Not normal at all
We need to fight images of false glamour, to throw the spotlight on people, scenes and activities which deserve far more prestige than they are currently given. Of course, it can be hard to see beauty and interest in the things we have to do everyday and in the environments where we live. We have jobs to go to, bills to pay, homes to clean and keep running and we deeply resent the demands they make on us. They seem to be pulling us away from our real ambitions, getting in the way of a better life.
Art, and art galleries, seem far away from all this: they are for a day off, somewhere to visit on holiday. But art can occasionally usefully remind us that the circumstances of our lives are not as discredited and uninteresting as we are used to thinking. Art can be a prime agent of gratitude, a corrective of false glamour, when we learn to look at our world as certain great artists have looked at theirs. Take the Dutch 17th-century painter Pieter de Hooch, an artist deeply alive to the value of simple moments of domestic life, of the kind most of us know from our own routines.
We have been in similar situations before, by the washing machine, without gratitude
The linen closet itself could easily be resented. It is an embodiment of what could, under an unhelpful influence, be seen as boring, banal, repetitive… But the picture moves us because we recognise the truth of its message. If only, like de Hooch, we knew how to recognise the value of quiet domesticity, many of our burdens would be lifted. It gives voice to the right attitude: the big themes of life – the search for prosperity, happiness, good relationships – start with the way we approach little things. It’s a hard message to hold on to, because we are constantly being told other things. This painting is small in a competitive, status-conscious world – but that many people revere it is hopeful, for it signals that we know, deep down, that de Hooch is onto something important.
The Canadian photographer Jeff Wall, like Pieter de Hooch several centuries before, is alive to the charm of an ordinary day, hanging out at home, sorting stuff out. Here too there are reasons for gratitude
To say that we should be more grateful is not to deny a role for future effort. It is to recognise that there are already at this point some very good reasons to be a little more satisfied with who we are and what we have. A failure to draw pleasure from our current circumstances is an indication of a problem which will likely dog us even if we reach the pinnacle of all our ambitions. Our problem is not not having enough: it is not daring to relax our guard long enough to draw pleasure from any advantage per se.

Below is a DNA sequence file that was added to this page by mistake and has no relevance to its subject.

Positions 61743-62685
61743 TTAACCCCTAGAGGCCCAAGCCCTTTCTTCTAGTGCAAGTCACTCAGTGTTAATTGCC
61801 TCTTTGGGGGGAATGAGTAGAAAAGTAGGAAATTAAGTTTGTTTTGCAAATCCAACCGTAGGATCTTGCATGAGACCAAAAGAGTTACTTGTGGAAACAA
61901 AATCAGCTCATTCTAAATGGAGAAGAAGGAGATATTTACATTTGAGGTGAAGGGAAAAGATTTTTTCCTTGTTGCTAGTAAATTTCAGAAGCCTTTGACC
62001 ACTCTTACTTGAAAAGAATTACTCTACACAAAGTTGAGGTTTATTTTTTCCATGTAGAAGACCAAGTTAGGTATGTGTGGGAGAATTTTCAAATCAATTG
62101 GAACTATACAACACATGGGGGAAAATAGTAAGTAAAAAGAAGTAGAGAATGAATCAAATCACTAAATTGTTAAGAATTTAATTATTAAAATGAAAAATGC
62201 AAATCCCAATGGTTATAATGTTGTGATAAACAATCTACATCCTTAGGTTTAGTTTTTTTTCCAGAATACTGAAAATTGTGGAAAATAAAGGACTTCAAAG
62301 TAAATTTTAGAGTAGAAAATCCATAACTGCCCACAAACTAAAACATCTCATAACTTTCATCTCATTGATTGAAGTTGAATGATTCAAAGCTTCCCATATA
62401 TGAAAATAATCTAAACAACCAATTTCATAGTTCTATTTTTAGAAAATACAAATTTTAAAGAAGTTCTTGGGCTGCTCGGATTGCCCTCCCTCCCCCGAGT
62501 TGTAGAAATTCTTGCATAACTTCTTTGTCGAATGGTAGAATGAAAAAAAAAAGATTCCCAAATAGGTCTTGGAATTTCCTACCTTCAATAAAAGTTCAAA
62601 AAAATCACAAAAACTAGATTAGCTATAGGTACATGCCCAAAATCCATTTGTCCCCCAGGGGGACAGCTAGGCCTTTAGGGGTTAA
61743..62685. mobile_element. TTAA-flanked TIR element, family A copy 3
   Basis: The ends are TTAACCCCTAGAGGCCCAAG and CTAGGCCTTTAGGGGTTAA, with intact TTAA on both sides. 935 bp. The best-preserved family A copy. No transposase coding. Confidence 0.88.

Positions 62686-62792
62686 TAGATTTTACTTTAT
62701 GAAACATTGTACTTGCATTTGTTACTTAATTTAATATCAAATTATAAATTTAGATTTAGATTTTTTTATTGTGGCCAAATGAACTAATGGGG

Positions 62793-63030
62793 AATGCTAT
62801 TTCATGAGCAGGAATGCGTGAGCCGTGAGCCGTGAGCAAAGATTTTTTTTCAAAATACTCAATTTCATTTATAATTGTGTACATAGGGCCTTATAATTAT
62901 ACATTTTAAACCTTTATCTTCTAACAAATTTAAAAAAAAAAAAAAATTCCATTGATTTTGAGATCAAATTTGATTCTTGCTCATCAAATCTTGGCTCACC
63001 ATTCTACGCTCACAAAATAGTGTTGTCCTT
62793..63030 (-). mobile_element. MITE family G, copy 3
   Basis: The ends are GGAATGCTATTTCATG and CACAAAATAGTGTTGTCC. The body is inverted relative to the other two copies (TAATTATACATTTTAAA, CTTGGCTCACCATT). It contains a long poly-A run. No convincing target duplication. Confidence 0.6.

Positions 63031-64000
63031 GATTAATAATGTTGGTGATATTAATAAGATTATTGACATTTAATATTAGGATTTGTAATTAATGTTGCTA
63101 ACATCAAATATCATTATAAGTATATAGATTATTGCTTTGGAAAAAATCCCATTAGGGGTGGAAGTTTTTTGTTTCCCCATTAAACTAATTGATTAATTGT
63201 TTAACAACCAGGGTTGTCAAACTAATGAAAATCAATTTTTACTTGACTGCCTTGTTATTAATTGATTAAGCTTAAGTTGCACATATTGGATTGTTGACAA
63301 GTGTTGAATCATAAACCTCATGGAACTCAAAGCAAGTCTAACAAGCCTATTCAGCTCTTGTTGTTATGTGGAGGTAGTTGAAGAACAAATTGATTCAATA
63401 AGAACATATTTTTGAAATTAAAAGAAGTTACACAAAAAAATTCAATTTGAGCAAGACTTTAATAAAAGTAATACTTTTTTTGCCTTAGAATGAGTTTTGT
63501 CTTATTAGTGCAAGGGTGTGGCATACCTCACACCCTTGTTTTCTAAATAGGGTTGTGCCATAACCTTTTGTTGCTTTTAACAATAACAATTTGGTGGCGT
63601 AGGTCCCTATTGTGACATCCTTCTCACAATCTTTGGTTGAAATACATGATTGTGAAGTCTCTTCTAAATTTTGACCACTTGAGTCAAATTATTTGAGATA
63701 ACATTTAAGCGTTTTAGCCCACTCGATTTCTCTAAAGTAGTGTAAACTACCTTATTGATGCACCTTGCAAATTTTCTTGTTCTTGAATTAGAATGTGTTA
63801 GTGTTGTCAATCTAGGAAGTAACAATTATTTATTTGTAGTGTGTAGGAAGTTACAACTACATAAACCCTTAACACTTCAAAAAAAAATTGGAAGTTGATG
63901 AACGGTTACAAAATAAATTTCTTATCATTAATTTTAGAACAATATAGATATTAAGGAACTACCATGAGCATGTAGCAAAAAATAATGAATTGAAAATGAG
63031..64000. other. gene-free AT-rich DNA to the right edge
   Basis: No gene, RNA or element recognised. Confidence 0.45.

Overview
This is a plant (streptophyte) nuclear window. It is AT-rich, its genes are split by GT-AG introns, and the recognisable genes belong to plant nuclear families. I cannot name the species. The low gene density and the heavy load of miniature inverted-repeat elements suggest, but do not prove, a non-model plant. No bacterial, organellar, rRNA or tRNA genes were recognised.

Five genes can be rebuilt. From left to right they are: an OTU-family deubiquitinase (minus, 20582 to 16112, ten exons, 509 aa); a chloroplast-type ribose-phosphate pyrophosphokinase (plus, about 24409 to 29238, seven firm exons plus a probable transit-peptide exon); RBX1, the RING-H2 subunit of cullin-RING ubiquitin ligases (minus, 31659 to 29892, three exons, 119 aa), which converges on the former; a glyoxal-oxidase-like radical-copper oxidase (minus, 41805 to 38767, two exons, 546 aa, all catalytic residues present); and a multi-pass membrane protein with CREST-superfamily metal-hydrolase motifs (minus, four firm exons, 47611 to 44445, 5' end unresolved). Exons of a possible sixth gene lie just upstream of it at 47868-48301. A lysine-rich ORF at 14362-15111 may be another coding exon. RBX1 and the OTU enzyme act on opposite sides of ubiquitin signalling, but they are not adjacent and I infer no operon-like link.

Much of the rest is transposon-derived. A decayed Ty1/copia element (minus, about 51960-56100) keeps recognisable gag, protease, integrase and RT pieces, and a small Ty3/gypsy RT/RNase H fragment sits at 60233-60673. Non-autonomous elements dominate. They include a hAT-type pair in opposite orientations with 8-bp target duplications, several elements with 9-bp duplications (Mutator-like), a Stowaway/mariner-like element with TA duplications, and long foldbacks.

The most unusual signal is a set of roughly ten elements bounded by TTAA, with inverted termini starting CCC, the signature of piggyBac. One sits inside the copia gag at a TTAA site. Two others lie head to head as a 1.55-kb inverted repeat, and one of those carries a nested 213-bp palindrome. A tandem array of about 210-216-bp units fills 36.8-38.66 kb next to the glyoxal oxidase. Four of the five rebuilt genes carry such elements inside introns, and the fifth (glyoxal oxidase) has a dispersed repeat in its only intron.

There is a flexibility about how we tell our stories. It isn’t just one thing that has ever happened to us, there are different angles from which we might come at the same material (what we call being depressed is, at heart, an inability to alter our narrative methods). Compared with some ideals of success, our lives have of course invariably been disasters. We made some serious errors, we lacked courage, we were lazy, we unwittingly upset important people, we messed up… But it is in the end no great achievement simply to locate and fixate on failure. There should be prestige too in being able to identify a forgiving, hopeful perspective; in knowing how to be a friend to oneself. We need moments of gratitude because our greatest responsibility is to endure; to identify reasons not to end it prematurely when it might at first glance make so much sense to do so.
The ultimate corrective is to compare oneself with the dead. By that final standard, so many aspects of life are to be cherished, even what we now consider imperfections. We are constantly undermined by our failure to retain the purity and drama of that insight – which might strike us at a funeral or when driving past a smash up on the motorway – and put it to powerful use in the ordinary bustle of life.
The ultimate road to gratitude
It is by redrawing our unconscious frames of comparison more accurately that our lives start to appear in a more benign, and more valuable, light. Gratitude is the dividend that is due to us when we forego false images of normality and begin to assess our lives against stark but liberating statistical realities.
Five neglected targets of gratitude
1. Buttered toast
2. Warm summer nights
© Time & Life Pictures/Getty
4. Clean Socks
© Heritage Images/Getty
5. Just getting by
Article originally published in The philosopher’s Mail